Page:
Apple, IBM Ink 'Landmark' Enterprise Mobility Pact
- By Jeffrey Schwartz
- July 16, 2014
In what the two companies are calling a "landmark partnership," Apple and IBM have announced a deal aimed at outfitting iPads and iPhones with enterprise-grade apps and solutions.
The agreement, announced late Tuesday, entails the two companies building 100 industry-specific, enterprise-grade iOS apps, as well as developing services specifically for iPads and iPhones, such as cloud-connected security, analytics and mobile integration solutions. The pact also calls for the two companies to provide AppleCare support for enterprises, while IBM will supply, activate and manage the devices.
Terms of the deal were not disclosed, though the companies described it as exclusive.
The partnership provides significant opportunities for both companies. It will help IBM advance its cloud and mobility management ambitions, and propel Apple in its largest advance into the enterprise to date.
"This alliance with Apple will build on our momentum in bringing these innovations to our clients globally," said IBM Chairman, President and CEO Ginni Rometty in a statement.
"For the first time ever we're putting IBM's renowned big data analytics at iOS users' fingertips, which opens up a large market opportunity for Apple," added Apple CEO Tim Cook. "This is a radical step for enterprise and something that only Apple and IBM can deliver."
While the deal will certainly give IBM more credibility with its customers, its benefit to Apple appears marginal; the company's stock barely budged at the news on Tuesday night.
"We do not expect the partnership to have a measurable impact on the model given that Apple has already achieved 98 percent iOS penetration with Fortune 500 companies and 92 percent penetration with Global 500 companies," said Piper Jaffray analyst and known Apple bull Gene Munster in a research note. "While we believe that the partnership could strengthen these existing relationships, we believe continued success with the consumer is the most important factor to Apple's model."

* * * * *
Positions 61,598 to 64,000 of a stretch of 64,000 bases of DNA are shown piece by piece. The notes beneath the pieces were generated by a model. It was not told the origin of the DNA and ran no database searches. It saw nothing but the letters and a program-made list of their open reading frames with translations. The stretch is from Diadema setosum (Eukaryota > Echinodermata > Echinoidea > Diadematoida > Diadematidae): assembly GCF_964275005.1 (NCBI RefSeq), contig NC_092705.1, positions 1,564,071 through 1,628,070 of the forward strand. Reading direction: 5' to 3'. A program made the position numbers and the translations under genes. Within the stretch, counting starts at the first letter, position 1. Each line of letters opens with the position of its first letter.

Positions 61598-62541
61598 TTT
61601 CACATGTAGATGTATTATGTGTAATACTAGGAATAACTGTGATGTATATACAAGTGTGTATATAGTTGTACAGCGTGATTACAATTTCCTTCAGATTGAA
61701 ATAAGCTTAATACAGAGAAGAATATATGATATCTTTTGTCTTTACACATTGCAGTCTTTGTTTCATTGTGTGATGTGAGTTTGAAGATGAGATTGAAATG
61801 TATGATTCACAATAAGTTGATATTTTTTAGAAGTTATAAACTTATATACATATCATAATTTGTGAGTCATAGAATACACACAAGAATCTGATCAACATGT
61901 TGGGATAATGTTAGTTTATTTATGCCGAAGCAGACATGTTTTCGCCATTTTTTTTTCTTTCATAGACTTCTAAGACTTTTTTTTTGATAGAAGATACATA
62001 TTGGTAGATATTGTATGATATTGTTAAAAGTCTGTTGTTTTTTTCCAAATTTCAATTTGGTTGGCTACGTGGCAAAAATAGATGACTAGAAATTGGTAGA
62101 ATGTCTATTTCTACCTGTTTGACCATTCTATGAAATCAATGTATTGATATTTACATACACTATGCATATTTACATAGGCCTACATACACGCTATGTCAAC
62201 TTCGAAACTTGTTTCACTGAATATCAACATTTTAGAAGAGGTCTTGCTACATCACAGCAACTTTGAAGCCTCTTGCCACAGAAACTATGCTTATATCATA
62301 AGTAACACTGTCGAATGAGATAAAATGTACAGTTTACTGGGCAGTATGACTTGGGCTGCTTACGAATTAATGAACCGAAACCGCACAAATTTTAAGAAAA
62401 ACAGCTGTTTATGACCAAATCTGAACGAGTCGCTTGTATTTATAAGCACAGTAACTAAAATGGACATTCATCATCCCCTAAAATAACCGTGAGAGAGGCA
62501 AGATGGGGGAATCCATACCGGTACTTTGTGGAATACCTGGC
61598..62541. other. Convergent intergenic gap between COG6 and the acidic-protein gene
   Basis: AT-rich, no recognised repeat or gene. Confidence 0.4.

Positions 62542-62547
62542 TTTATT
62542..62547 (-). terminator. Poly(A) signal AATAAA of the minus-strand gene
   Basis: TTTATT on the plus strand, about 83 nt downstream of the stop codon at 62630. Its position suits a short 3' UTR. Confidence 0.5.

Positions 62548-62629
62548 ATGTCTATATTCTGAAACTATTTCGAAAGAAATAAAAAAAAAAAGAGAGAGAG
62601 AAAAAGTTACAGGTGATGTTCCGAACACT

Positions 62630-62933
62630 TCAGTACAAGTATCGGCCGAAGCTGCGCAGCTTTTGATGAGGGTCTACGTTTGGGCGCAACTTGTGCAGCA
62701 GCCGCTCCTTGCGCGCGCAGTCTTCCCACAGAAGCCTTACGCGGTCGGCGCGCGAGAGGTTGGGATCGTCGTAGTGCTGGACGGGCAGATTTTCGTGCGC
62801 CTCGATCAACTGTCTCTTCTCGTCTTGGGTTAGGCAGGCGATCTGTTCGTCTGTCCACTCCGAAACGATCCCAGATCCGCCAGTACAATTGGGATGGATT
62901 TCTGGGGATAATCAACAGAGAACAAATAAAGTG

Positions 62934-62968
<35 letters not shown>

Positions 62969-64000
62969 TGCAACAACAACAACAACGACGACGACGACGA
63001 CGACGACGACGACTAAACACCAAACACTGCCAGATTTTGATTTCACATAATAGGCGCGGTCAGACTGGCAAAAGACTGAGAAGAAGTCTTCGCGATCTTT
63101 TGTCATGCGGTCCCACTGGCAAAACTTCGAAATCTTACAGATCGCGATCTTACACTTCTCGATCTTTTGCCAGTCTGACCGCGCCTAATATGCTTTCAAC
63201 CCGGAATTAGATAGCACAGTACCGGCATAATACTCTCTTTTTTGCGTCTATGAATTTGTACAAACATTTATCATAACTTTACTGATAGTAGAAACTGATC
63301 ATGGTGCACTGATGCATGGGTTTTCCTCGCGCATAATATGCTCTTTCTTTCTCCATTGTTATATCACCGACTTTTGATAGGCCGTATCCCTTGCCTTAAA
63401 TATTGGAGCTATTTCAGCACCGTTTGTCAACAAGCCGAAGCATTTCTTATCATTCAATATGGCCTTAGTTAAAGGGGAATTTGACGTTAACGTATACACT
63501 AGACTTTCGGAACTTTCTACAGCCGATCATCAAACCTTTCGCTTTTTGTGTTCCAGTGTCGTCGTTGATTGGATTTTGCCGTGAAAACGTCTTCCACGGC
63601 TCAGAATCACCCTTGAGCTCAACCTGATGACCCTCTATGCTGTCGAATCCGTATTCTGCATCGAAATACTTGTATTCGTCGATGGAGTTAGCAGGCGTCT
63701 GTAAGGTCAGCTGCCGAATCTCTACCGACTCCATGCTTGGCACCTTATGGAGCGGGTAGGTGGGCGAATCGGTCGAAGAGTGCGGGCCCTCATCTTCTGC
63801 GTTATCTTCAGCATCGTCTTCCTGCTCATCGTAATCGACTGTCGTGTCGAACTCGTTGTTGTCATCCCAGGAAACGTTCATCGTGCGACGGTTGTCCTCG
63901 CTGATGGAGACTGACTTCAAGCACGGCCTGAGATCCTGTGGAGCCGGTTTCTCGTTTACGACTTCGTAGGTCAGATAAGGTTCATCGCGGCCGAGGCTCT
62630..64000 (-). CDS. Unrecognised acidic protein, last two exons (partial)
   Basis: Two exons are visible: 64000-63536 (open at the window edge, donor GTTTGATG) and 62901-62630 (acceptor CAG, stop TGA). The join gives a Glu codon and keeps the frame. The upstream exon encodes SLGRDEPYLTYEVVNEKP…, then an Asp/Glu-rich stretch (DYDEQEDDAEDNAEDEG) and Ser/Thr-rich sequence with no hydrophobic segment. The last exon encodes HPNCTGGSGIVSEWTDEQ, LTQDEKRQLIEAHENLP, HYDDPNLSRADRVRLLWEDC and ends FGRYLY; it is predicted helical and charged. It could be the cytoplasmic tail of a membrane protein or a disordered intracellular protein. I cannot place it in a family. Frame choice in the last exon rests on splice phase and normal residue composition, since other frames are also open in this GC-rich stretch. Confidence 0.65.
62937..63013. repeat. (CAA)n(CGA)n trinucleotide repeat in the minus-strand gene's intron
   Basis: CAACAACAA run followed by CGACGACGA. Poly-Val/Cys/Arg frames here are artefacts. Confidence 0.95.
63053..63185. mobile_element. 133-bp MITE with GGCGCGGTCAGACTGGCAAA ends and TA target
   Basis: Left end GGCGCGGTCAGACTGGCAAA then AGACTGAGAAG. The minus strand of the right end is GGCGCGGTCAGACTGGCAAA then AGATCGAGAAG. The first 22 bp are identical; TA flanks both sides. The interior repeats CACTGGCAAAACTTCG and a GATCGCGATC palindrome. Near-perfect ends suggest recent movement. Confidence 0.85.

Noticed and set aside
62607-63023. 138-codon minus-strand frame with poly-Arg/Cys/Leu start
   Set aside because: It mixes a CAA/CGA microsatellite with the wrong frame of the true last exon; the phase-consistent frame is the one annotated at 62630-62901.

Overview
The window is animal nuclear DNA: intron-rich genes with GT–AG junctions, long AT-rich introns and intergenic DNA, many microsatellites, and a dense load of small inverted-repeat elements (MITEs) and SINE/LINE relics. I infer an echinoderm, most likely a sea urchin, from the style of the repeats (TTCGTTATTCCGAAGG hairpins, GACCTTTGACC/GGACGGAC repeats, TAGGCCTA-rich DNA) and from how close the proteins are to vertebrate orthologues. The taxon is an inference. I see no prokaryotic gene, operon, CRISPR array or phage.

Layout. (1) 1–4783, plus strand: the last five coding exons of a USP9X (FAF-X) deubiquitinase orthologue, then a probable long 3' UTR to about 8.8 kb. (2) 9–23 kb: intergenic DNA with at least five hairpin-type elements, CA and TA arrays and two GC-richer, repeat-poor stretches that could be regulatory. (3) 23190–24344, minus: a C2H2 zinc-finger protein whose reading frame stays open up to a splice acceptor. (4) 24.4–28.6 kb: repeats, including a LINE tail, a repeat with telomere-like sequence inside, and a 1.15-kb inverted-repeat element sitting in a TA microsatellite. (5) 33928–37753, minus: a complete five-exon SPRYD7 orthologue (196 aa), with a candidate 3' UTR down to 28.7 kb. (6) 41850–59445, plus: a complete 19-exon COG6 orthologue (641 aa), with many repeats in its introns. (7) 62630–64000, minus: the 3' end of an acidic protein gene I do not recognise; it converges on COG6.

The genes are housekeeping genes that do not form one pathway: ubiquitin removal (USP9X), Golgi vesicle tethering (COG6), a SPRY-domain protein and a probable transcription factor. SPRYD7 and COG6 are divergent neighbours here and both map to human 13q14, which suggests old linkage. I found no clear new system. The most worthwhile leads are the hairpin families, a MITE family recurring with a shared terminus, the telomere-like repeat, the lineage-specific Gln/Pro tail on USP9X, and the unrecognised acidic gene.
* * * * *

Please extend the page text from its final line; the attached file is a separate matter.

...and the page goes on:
Also, while the deal certainly won't help Microsoft's efforts to maintain Windows' foothold, which is already slipping, it may be a larger threat to Android given Android's much larger installed base of user-owned tablets. Even if the number of combined tablets and PCs running Windows drops to 30 percent by 2017, as Forrester Research is forecasting, enterprises will likely still plan to use Windows for business functions because of its ability to join Active Directory domains, as well as its ties to Windows Server, SharePoint, Office and the cloud (including OneDrive and Azure).
"It makes it more challenging for Windows Phone to gain ground in the enterprise, because IBM bolsters Apple's hardware in the enterprise, for both sales/support and enterprise apps," said Forrester analyst Frank Gillett. "And that indirectly makes it harder for Windows PCs to stay strong also, but that's incremental."
However, Pund-IT analyst Charles King sees this deal as having a more grim effect on Microsoft. "Microsoft is in the most dangerous position since the company is clearly focusing its nascent mobile efforts on the same organizations and users as IBM and Apple," he said in a research note.
The partnership was announced at an unfortunate time for Microsoft, whose Worldwide Partner Conference (WPC) is taking place this week. Microsoft has spent the conference rallying its partners around Windows and talking up its commitment to advance Windows into a common platform for devices of all sizes, from phones to large-screen TVs.
"The goal for us is to have them [end users] take our digital work-life experiences and have them shine," said Microsoft CEO Satya Nadella during his keynote address at WPC on Wednesday.
Jeffrey Schwartz is editor of Redmond magazine and also covers cloud computing for Virtualization Review's Cloud Report. In addition, he writes the Channeling the Cloud column for Redmond Channel Partner. Follow him on Twitter @JeffreySchwartz.